PHOTO: Solar panels on the rooftop of the Sentosa Fire Station supplies enough electricity to meet at least six per cent of the station's total energy consumption. Currently, more than 95 per cent of Singapore's grid energy comes from the burning of natural gas.
PHOTO: ST FILE
Picture posted by Carolyn Khew, The Straits Times on 17 October 2016 at 5:00 am SGT

https://4.bp.blogspot.com/-ievs38UhEV8/W0MjTwlN7TI/AAAAAAAAqo4/mMZE1ZfHU6w26N2eno0JAblJJRK-EZJTQCLcBGAs/s1600/solar3.jpg
https://www.straitstimes.com/sites/default/files/styles/article_pictrure_780x520_/public/articles/2016/10/17/solar3.jpg?itok=LJ1eA9Ie
https://www.straitstimes.com/singapore/environment/spike-in-number-of-solar-panel-installations



HDB's floating modular system was first tested in 2011 in a man-made waterway in Punggol to hold wetland plants. It was subsequently deployed to hold solar panels at a test bed in Tengeh Reservoir in Tuas in May this year.

The latest research agreement - which HDB will sign with ISO Landscape this week at the World Cities Summit, a sustainability conference - will look at how the HDB-designed floating modular system can hold solar panels in open-sea conditions.



One out of ten of the floating solar systems at Tengeh Reservoir, now home to the world’s largest floating solar test-bed, beside the Tuas Checkpoint.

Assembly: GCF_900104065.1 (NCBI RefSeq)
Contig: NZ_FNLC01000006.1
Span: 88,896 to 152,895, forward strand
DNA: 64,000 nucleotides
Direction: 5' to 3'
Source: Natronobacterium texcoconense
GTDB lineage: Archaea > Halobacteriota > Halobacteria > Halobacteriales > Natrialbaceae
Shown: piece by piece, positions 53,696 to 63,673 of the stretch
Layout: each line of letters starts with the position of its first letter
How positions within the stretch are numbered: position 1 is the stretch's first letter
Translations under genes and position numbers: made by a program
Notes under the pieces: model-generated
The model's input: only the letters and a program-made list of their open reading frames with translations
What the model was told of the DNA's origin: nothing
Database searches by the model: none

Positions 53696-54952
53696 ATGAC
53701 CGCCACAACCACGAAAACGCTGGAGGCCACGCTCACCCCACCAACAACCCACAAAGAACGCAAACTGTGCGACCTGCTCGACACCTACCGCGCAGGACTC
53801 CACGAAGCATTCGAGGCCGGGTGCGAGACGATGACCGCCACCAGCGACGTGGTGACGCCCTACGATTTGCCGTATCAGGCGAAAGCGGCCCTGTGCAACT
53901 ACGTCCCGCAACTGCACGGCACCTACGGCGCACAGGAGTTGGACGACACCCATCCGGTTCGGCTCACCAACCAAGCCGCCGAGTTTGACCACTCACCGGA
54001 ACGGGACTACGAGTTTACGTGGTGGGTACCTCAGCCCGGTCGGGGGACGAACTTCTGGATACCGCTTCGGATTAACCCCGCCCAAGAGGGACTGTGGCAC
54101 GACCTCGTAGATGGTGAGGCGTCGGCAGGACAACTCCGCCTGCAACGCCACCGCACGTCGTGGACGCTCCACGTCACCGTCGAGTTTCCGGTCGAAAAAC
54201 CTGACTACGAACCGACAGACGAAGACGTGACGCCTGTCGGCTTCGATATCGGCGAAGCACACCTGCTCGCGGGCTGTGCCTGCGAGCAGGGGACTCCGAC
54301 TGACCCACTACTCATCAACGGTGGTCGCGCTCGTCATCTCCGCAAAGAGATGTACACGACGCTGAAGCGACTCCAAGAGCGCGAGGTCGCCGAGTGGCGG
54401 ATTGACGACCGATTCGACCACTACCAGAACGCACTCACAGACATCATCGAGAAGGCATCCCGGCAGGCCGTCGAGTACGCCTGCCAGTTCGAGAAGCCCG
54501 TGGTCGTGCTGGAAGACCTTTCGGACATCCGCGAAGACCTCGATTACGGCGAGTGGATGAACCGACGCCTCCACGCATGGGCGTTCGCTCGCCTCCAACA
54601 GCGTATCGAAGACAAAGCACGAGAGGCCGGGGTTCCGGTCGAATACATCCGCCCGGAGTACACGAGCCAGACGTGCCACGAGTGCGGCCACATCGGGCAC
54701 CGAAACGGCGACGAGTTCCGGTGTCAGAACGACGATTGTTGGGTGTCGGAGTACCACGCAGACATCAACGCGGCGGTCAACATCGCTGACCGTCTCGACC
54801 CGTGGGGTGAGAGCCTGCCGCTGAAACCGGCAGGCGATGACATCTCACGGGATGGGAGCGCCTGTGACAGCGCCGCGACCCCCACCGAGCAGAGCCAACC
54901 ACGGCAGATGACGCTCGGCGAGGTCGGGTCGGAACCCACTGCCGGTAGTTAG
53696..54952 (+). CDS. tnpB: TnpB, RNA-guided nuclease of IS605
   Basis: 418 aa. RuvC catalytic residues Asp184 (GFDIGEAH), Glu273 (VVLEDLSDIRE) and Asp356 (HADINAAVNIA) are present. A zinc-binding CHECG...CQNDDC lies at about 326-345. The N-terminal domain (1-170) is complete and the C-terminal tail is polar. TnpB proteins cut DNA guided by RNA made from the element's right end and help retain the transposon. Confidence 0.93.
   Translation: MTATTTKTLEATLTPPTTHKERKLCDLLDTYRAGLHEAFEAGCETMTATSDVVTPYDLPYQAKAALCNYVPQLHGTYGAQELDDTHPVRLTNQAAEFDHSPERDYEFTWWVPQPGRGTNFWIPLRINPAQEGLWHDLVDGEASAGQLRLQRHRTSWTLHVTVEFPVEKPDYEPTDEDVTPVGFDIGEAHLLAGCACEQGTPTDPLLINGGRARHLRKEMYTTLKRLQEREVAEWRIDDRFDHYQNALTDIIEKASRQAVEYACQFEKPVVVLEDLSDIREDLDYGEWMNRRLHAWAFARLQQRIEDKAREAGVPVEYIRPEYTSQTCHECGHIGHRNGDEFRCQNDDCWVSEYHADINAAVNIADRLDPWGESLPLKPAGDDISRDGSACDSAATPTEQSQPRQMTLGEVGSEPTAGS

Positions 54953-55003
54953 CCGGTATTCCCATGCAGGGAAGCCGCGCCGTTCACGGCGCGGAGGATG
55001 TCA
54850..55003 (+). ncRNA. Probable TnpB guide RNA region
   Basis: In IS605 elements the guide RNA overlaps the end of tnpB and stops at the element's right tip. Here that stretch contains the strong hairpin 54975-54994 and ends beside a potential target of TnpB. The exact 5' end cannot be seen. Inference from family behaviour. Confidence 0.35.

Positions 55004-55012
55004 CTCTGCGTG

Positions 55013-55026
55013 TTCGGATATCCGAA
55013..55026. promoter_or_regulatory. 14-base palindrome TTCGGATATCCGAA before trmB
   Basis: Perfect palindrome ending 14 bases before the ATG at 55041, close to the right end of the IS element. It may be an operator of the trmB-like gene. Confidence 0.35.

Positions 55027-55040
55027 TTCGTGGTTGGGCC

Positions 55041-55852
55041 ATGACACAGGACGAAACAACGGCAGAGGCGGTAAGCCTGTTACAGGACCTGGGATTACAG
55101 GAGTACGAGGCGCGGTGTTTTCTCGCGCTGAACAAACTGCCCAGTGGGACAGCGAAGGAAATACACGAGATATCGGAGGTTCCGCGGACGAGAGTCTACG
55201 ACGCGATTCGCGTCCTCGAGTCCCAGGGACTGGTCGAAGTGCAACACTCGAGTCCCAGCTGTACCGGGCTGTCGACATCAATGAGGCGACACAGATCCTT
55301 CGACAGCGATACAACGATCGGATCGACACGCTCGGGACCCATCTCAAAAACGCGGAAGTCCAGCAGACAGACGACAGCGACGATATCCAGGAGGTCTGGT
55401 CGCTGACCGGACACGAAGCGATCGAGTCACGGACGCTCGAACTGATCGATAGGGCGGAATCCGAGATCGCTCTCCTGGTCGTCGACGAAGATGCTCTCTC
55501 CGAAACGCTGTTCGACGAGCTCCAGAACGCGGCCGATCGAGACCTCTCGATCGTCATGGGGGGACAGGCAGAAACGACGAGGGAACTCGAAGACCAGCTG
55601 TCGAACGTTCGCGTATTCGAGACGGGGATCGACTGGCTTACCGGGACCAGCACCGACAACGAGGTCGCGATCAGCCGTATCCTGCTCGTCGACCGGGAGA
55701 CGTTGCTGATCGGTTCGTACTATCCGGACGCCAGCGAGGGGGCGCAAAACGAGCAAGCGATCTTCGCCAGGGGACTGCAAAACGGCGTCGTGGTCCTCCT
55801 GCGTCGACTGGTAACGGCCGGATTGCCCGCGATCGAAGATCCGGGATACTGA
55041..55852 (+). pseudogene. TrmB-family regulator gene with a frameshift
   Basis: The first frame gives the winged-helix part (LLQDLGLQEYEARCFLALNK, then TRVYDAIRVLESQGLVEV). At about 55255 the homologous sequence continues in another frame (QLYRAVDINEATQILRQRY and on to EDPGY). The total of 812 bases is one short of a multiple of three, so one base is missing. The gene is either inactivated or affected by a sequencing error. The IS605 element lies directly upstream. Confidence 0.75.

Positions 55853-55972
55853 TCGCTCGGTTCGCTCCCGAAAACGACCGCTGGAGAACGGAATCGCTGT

PHOTO: One out of ten of the floating solar systems at Tengeh Reservoir, now home to the world’s largest floating solar test-bed, beside the Tuas Checkpoint.
Photo: Wee Teck Hian
Picture posted by Wong Pei Ting, Today on 25 October 2016

https://4.bp.blogspot.com/-3c10LNsFwtA/W0MjS4BD_OI/AAAAAAAAqok/woFeJYyp4GICDuCYpAAUfIIYR7Iki800gCLcBGAs/s1600/20161021_solar_th05_read-only.jpg
https://www.todayonline.com/sites/default/files/styles/new_app_article_detail/public/photos/43_images/20161021_solar_th05_read-only.jpg?itok=K5wa2-kC
https://www.todayonline.com/singapore/singapore-hold-worlds-largest-floating-solar-testbed



In theory, Singapore has a few areas where offshore floating solar systems would be possible, said Dr Thomas Reindl, deputy chief executive of the Solar Energy Research Institute of Singapore.

But the locations should balance the need to be close enough to the mainland - to avoid use of lengthy submarine cable connections - with the need for marine space for other activities, he told The Straits Times.


The one-hectare floating solar PV test bed on Tengeh Reservoir.
PHOTO: The one-hectare floating solar PV test bed on Tengeh Reservoir. A range of solar cells and flotation devices are being tested for environmental impact and efficiency.